Yan Y, Shen Y, Zhang W, Guan W (2017) Effects of friction stir spot welding parameters on morphology and mechanical property of modified cast nylon 6 joints produced by double-pin tool. Int J Adv Manuf Technol 92:2511–2523. CrossRefGoogle Scholar
  11. 11.
    Farshbaf ZR (2015) Experimental evaluation of ultrasonic-assisted friction stir process effect on in situ dispersion of multi-walled carbon nanotubes throughout polyamide 6. Int J Adv Manuf Technol 81:2087–2098. CrossRefGoogle Scholar
  12. 12.
    Lambiase F, Paoletti A, Di Ilio A (2015) Mechanical behaviour of friction stir spot welds of polycarbonate sheets. Int J Adv Manuf Technol 80:301–314. CrossRefGoogle Scholar
  13. 13.
    Hoseinlaghab S, Mirjavadi SS, Givi MKB, Azarbarmas M (2014) Influences of welding parameters on the quality and creep properties of friction stir welded. J Mater 67:369–378. CrossRefGoogle Scholar
  14. 14.
    Gao J, Li C, Shilpakar U, Shen Y (2016) Microstructure and tensile properties of dissimilar submerged friction stir welds between HDPE and ABS sheets. Int J Adv Manuf Technol 87:919–927. CrossRefGoogle Scholar
  15. 15.
    Eslami S, Ramos T, Tavares PJ, Moreira PMGP (2015) Shoulder design developments for FSW lap joints of dissimilar polymers. J Manuf Process 20:15–23. CrossRefGoogle Scholar
  16. 16.
    Pappadà S, Salomi A, Montanaro J, Passaro A, Caruso A, Maffezzoli A (2015) Fabrication of a thermoplastic matrix composite stiffened panel by induction welding. Aerosp Sci Technol 43:314–320. CrossRefGoogle Scholar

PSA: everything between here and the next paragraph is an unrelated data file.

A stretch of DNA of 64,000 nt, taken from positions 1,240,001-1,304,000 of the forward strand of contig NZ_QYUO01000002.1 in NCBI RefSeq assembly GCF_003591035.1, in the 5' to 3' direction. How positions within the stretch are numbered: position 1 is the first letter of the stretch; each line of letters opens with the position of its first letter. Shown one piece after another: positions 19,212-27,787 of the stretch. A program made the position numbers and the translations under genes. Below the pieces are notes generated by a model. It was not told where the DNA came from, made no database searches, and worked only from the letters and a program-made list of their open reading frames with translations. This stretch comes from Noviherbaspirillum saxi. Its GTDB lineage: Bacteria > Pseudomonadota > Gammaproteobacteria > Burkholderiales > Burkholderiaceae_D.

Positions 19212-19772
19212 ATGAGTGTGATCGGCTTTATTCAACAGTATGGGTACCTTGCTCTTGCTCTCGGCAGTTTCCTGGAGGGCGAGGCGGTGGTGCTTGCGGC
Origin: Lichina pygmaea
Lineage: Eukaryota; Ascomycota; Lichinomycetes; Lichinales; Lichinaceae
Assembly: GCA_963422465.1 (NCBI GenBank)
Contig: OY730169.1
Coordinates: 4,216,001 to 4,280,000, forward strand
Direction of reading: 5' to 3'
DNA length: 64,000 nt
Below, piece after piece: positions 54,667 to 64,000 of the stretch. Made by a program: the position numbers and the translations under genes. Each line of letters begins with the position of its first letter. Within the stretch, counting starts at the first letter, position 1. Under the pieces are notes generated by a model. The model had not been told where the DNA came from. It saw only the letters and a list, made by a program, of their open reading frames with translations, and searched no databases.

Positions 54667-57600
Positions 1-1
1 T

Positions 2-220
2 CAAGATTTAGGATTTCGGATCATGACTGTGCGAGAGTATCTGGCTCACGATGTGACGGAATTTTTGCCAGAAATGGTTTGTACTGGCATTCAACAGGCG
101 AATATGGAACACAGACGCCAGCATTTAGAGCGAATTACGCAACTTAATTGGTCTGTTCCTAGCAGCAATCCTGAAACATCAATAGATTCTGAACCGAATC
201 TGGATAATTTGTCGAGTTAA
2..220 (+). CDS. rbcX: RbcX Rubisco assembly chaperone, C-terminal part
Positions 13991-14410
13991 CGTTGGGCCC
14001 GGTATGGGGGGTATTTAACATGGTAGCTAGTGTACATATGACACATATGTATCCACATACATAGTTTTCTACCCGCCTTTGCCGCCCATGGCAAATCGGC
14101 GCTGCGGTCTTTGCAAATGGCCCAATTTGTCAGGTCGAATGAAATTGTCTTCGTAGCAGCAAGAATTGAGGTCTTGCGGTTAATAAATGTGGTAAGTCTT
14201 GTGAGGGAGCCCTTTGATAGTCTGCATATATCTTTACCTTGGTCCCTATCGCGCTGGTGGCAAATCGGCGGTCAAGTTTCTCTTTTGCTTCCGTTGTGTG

17. 17.
    Shi H, Villegas IF, Bersee HEN (2015) A displacement-detection based approach for process monitoring and processing window definition of resistance welding of thermoplastic composites. Compos Part A Appl Sci Manuf 74:1–9. CrossRefGoogle Scholar
  18. 18.
    Herrmann Ultrasonics I. Ultrasonic welding machine utilizes rotary technology 2016. Google Scholar
  19. 19.
    Parmar U, Pandya DH (2016) Experimental investigation of ultrasonic welding on non-metallic material. Procedia Technol 23:551–557. CrossRefGoogle Scholar
  20. 20.
    Arungalai Vendan S, Chinnadurai T, Senthil Kumar K, Prakash N (2017) Investigations on mechanical and structural aspects of ultrasonic hybrid polymer mixture welding for industrial applications. Int J Adv Manuf Technol 93:89–102. CrossRefGoogle Scholar
  21. 21.
    Roopa Rani M, Prakasan K, Rudramoorthy R (2015) Studies on thermo-elastic heating of horns used in ultrasonic plastic welding. Ultrasonics 55:123–132. CrossRefGoogle Scholar
  22. 22.
  23. 23.
    Yousefpour A, Hojjati M, Immarigeon J-P (2004) Fusion bonding/welding of thermoplastic composites. J Thermoplast Compos Mater 17:303–341. CrossRefGoogle Scholar
  24. 24.
    Nonhof CJ, Luiten GA (1996) Estimates for process conditions during the ultrasonic welding of thermoplastics. Polym Eng Sci 36:1177–1183CrossRefGoogle Scholar
  25. 25.
    Suresh KS, Rani MR, Prakasan K, Rudramoorthy R (2007) Modeling of temperature distribution in ultrasonic welding of thermoplastics for various joint designs. J Mater Process Technol 186:138–146. CrossRefGoogle Scholar
  26. 26.
    Villegas IF, Bersee HEN (2010) Ultrasonic welding of advanced thermoplastic composites: an investigation on energy-directing surfaces. Adv Polym Technol 29:112–121. CrossRefGoogle Scholar
  27. 27.
    Tsujino J, Hongoh M, Yoshikuni M, Hashii H, Ueoka T (2004) Welding characteristics of 27, 40 and 67 kHz ultrasonic plastic welding systems using fundamental- and higher-resonance frequencies. Ultrasonics 42:131–137. CrossRefGoogle Scholar
  28. 28.
    Tsujino J (1995) Recent developments of ultrasonic welding. 1995 IEEE Ultrason. Symp. Proceedings. An Int Symp 2, IEEE:1051–1060. Google Scholar
  29. 29.
    Wu YB, Sato T, Qiu JH, Lin WM (2009) Proposal of a new ultrasonic welding technique for thermoplastic polymer. Adv Mater Res 83–86:1129–1134. CrossRefGoogle Scholar
  30. 30.
    Shu KM, Chang CS, Chuang WJ, Wang SI, Jang YY (2010) Study on application of Taguchi method to ultrasonic-aided spin welding of heterogeneous plastic materials. Adv Mater Res 126–128:381–387. CrossRefGoogle Scholar